MELISSA D. HARGROVE, while a student at the University of Tennessee in Knoxville, Tennessee, received funding in May 2003 to aid research on gated communities as a means of spatial segregation-the new 'plantation'-in the Sea Islands of South Carolina, Georgia, and Florida, under the supervision of Faye V. Harrison. Hargrove conducted twelve months of ethnographic research in 2003-4 into the conflicts resulting from the divisive practice of mapping social inequality onto the power-mediated landscapes of gated communities. Her research methods included participant observation, convening focus groups of residents of both gated and Gullah (African American) communities, conducting formal and informal interviews with people on various sides of the dispute, and analyzing associated literature. Preliminary findings were that the gated community phenomenon represented, for Gullah people, the racialized oppression and exploitation associated with plantation slavery and that the term plantation served as a device of knowledge production in reinvented versions of Sea Island history. Hargrove identified dichotomous interpretations of plantation slavery, each equipped with rationalizations dependent on social and historical memory. She also found that the predicament of postcolonial recolonization was being met with grassroots mobilization by Gullahs against threats to the vital resource necessary for maintaining their cultural lifeway: their ancestral land inheritance. Unable to garner political and economic power at the local level, Gullah community leaders chose to respond by crafting a platform for self-determination in the global arena of human and minority rights.
Marsteller, Sara Jane, Arizona State U., Tempe, AZ - To aid research on 'Dietary Practices, Mortuary Rituals, and the Social Construction of Ychsma Community Identity (c. AD 900-1470),' supervised by Dr. Kelly J. Knudson
Preliminary Abstract: Ancient communities are often rendered as predetermined, homogenous social units associated with specific archaeological sites. Challenging these perceptions, many archaeologists argue that the community is a dynamic phenomenon that is symbolically constructed via the social practices and interactions of individual members and thus must be assessed empirically rather than assumed a priori. The applicant builds on this social approach to community construction by utilizing bioarchaeological data linked to the social practices of specific individuals in order to investigate (1) the relationship between symbolic community boundaries and geographic space, (2) intra-community diversity in the interpretation and enactment of symbolic community boundaries, and (3) the negotiation of community boundaries by outside individuals. Using the Late Intermediate Period (c. AD 900-1470) Ychsma society on the central Peruvian coast as a case study, the proposed project will focus on dietary practices and mortuary rituals as social practices potentially used to denote Ychsma community identity. To reconstruct the dietary practices and mortuary treatments of Ychsma individuals, osteological, biogeochemical, and mortuary contextual data will be collected and assessed from the archaeological skeletal remains and associated mortuary contexts of burials previously excavated from two Ychsma sites, Armatambo and La Rinconada Alta.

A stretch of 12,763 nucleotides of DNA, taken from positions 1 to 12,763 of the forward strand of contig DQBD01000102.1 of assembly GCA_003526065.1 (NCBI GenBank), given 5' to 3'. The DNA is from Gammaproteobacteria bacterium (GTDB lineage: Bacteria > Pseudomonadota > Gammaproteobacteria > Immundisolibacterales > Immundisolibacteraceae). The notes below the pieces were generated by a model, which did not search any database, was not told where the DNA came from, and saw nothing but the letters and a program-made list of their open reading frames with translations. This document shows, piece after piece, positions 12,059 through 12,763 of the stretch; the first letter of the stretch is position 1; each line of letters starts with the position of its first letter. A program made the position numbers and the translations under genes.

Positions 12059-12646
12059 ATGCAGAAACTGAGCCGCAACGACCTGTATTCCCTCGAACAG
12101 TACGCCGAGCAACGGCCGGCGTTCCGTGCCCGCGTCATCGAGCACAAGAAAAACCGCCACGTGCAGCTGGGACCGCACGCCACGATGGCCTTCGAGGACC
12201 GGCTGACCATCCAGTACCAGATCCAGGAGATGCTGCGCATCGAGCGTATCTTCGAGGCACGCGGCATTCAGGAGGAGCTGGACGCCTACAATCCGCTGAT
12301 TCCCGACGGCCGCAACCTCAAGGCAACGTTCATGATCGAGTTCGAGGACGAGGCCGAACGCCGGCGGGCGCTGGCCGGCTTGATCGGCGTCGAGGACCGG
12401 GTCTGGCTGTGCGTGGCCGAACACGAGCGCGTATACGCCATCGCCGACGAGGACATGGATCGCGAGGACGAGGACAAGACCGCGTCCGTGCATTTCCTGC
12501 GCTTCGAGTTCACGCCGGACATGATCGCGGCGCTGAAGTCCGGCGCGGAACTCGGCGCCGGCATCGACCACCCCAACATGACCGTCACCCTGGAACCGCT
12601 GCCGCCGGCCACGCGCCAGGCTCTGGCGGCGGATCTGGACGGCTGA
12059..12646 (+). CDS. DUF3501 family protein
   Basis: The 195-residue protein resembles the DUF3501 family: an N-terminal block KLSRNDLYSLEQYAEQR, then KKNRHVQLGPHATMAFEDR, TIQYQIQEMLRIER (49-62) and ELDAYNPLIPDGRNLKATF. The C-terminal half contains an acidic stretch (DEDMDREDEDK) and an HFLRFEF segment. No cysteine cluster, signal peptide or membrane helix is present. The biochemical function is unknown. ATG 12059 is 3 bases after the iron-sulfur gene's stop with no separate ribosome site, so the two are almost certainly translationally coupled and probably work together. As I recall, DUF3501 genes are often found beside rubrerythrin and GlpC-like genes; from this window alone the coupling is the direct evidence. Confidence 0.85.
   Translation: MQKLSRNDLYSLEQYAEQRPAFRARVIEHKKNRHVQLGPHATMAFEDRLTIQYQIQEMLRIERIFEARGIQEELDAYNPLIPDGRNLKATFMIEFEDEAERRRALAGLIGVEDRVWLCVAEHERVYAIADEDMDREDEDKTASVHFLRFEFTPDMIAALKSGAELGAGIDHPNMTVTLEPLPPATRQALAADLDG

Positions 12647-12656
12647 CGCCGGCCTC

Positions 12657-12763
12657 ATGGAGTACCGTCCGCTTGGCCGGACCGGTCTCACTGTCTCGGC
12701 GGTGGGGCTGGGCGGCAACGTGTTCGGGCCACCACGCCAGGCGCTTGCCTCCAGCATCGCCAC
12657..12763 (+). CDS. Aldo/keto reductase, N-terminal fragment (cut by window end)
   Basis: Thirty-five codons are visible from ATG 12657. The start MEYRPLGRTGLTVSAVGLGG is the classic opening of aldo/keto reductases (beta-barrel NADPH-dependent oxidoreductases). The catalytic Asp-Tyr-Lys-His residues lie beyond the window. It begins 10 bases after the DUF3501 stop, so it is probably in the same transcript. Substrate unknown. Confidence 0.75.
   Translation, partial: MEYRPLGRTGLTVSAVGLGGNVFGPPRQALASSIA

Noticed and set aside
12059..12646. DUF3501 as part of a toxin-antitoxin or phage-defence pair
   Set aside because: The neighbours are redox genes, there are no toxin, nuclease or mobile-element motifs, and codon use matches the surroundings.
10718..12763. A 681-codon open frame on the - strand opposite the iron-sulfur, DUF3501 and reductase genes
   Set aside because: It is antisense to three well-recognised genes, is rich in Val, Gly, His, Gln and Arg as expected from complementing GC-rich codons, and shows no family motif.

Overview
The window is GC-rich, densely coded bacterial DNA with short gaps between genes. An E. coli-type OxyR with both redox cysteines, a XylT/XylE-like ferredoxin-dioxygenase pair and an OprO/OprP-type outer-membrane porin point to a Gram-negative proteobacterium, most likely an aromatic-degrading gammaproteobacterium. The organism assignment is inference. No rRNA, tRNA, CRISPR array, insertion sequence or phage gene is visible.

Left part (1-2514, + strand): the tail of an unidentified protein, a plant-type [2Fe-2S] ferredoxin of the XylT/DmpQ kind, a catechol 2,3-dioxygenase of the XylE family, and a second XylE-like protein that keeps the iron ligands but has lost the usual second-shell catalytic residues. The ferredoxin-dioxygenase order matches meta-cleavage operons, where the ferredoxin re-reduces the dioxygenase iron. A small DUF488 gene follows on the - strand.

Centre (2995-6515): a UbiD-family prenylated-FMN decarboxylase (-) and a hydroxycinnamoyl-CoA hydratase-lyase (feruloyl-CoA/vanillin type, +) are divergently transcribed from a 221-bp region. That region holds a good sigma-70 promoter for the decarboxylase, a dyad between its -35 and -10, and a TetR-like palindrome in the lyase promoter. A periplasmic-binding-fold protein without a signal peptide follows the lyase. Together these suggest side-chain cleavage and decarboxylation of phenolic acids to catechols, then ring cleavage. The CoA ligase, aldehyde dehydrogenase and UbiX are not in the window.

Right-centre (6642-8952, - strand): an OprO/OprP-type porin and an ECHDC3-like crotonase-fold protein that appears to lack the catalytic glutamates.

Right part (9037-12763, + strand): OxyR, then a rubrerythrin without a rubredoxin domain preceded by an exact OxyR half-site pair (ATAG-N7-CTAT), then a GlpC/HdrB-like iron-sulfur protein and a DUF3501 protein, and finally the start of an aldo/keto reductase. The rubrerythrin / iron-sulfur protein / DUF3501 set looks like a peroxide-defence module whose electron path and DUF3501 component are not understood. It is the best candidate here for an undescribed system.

Brant, Erika Marie, U. of Virginia, Charlottesville, VA - To aid research on 'Ancestors and Aggrandizers: Modeling Political Power and Ancestor Veneration in a Post-collapse Andean Society (AD 1000-1450),' supervised by Dr. Stephen Plog
Preliminary abstract: Anthropologists have long viewed ancestors as a source of kin-based authority which leaders draw upon to validate claims to power. An alternative viewpoint posits that ancestor worship may prevent the emergence of centralized authority and provide the ideological foundations for more equitable forms of sociality. The proposed research evaluates contrasting theories of ancestor veneration in the Titicaca Basin of Peru through surface collection and targeted excavations at Sillustani -- the foremost necropolis of the Colla ethnic group (AD 1000-1450). Following the collapse of the Tiwanaku state, the proliferation of modest forms of burial and commemoration in the Colla region seems to indicate a rejection of aggrandizing ideologies and the use of ancestors to promote more equitable social relations. Such a model is supported by local lore and limited archaeological research which describe Sillustani as an empty pilgrimage center where varying groups gathered periodically to honor lineage forebearers. Conversely, colonial documents characterize the Colla as a highly centralized kingdom and raise the possibility that Sillustani was a political capital. If the Colla were as centralized as Spanish documents attest, and Colla leaders resided at Sillustani, it is probable that much of their power derived from their proximity to Sillustani's ancestors, thus casting doubt on an egalitarian model of Colla ancestor veneration. Employing faunal and ceramic analyses to gauge status and wealth inequalities at Sillustani, my project evaluates the extent to which ancestor worship promoted or constrained the development of centralized authority in Colla society. Research at Sillustani also places ancestors at the center of debates surrounding the regeneration of hierarchy in post-collapse societies.